LONG BEACH — What began 18 months ago as a benign effort to close loopholes that allowed dwelling heights to soar in three Alamitos Bay communities has grown into a full-blown political struggle which has sharply divided both the communities involved and the City Council--and become a central issue in a bitter District 3 election campaign.
Indeed, at times during the last six months of heated debate at three government levels, politics has seemed to overwhelm the real issue: whether three-story homes should be allowed in the traditionally low-rise beach communities.
Two council members now say, in fact, that they favor a direct referendum of homeowners on the issue, scheduled for a May 27 public hearing, because council politics has so interfered with dispassionate discussion and possible compromise.
At its most basic community level, the dispute over dwelling heights is one of dollars and cents versus life style. If three-story structures are allowed, property values will undoubtedly rise. But the three-story dwellings would also change the cottage character of the Belmont Shore and Naples Island communities, which are made up predominately of one- and two-story homes.
Speculation Called Factor
"In general, the difference of opinion is largely between the older residents, who have a lot more attachment to the area and are not anxious to sell and move on, and the people who have bought in more recently, mostly the younger families. Some of the newer people are more interested in buying for speculative value," said Robert Paternoster, director of the city Planning Department.
A city survey and resident petitions indicate that homeowners in the Belmont Shore and Naples areas, where most disagreement is centered, are split down the middle, Paternoster said. Proponents of a three-story, 30-foot height limit, say a majority is on their side, but backers of a two-story, 24-foot standard strongly disagree. (Heights in both standards are measured to the mid-point of sloped roofs, which means that actual heights could be about four feet higher.)
There has been much less controversy about height limits for the Peninsula, the third affected bay community. Many Peninsula homes are already three stories high and two rival height proposals vary by only three feet--32 feet to a roof's mid-point compared to 35 feet. Each limit would allow three-story construction.
The merit of each side's arguments, however, may have now been lost in the complex political maneuvering of this election year, in council grudge votes, and most recently in vote swapping, some council members said.
That the issue is still before the City Council reflects its tortuous path to resolution. After two lengthy November hearings, the Planning Commission recommended a two-story, 24-foot limit for Belmont Shore and Naples, the 32-foot limit for the Peninsula and the plugging of loopholes that had allowed dwellings of more than 40 feet.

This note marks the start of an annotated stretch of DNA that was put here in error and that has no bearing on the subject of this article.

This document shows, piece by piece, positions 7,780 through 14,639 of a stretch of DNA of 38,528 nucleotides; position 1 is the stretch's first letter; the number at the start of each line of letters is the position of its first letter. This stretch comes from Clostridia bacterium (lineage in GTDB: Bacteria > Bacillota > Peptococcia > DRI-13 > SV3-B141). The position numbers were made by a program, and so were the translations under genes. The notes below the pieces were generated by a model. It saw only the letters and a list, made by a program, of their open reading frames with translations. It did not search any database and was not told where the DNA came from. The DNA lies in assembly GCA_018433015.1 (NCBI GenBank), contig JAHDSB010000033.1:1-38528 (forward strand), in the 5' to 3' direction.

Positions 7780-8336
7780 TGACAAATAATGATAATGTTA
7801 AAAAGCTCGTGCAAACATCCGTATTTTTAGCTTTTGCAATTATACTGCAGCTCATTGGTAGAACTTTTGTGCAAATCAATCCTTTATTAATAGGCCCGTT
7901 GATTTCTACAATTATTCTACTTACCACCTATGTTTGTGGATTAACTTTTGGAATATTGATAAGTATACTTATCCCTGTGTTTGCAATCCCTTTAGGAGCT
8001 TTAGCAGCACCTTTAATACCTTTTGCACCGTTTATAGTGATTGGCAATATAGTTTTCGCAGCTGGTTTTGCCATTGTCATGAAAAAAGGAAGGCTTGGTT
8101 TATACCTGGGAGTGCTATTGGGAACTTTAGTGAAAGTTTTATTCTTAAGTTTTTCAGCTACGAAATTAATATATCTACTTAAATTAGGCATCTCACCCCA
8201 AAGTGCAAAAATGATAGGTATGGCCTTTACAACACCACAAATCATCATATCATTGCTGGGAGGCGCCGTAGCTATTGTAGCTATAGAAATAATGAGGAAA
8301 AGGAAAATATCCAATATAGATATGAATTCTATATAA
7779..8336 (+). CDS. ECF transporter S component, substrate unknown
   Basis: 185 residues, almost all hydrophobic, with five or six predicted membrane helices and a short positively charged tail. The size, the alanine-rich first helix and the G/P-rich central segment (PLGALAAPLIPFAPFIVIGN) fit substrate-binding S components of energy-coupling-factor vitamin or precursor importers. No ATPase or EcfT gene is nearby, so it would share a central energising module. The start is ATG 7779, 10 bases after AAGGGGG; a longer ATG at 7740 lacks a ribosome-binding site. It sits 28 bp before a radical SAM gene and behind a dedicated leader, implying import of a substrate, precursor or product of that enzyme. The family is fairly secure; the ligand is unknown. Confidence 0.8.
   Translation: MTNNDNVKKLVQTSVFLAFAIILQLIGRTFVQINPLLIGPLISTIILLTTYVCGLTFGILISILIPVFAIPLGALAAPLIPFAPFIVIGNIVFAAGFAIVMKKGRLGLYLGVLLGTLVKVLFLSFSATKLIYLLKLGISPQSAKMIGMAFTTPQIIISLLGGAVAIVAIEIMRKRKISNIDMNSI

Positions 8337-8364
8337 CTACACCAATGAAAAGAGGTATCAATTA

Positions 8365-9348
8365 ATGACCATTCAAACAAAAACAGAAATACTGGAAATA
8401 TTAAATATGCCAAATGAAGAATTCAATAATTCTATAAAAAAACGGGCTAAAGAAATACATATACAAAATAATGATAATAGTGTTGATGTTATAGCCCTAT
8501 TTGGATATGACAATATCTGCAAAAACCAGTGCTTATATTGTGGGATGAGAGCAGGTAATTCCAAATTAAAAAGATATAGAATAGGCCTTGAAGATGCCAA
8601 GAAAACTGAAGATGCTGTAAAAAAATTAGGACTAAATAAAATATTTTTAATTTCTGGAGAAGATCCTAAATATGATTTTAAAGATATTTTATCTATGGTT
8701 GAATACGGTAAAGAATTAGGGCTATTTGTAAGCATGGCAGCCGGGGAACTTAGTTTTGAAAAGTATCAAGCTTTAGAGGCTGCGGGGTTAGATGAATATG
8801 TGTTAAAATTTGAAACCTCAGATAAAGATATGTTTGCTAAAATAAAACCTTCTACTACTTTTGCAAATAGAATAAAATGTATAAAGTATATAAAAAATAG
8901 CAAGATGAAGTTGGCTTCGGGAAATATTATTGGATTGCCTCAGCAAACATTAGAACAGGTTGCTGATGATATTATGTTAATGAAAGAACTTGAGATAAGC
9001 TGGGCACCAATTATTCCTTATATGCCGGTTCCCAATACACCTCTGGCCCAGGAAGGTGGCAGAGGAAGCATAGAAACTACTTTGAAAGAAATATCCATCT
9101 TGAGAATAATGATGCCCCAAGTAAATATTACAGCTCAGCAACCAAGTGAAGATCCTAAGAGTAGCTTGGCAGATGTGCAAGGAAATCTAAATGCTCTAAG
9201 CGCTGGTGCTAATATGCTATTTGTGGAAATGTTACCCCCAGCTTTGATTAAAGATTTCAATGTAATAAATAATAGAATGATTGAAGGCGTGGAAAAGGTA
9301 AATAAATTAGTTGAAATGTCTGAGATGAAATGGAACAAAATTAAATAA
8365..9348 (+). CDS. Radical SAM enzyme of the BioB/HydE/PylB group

The City Council first voted on the height limits on Dec. 3 after seven hours of resident testimony. On a 5-3 vote, it sent to the state Coastal Commission a proposed amendment to the Local Coastal Plan that backed three-story, 30-foot structures (35 feet for the Peninsula) and the loophole closures.
But in March the Coastal Commission, at the urging of District 3 Councilwoman Jan Hall, backed a two-story limit and returned the entire measure--including the loophole provisions all sides agreed were good--to the council. On April 1, the council voted with the same 5-3 alignment to try a new tack to gain state approval of the three-story, 30-foot limit. And on April 22, after more resident testimony, it scheduled the May 27 hearing.
What has happened politically during this lengthy process has convinced Councilman Wallace Edgerton, a critic of Hall and an outspoken participant in the divisive debate, that the issue ought to be taken out of the council's hands and decided directly by affected property owners, he said.
'Out of Hand'
Though vague on precisely how that would work, Edgerton said the voting would be administered by the city clerk at a central location over a period of days.
"This has just gotten out of hand," Edgerton said. "It's become too politically complicated, and I think it's wrong at this point to try to put votes together (on the council) and jam it down anybody's throat. There is so much hostility now that I think it's hurting the community terribly. A direct vote of the people out there is the only way to handle it fairly and satisfy everyone."
But Edgerton, who has voted with the 5-3 majority, said he would not be in town May 27 to make his proposal to the council. He is the newly elected president of the Pacific Asian Conference of Municipalities, a trade group, and said he must attend a meeting in Australia on that day.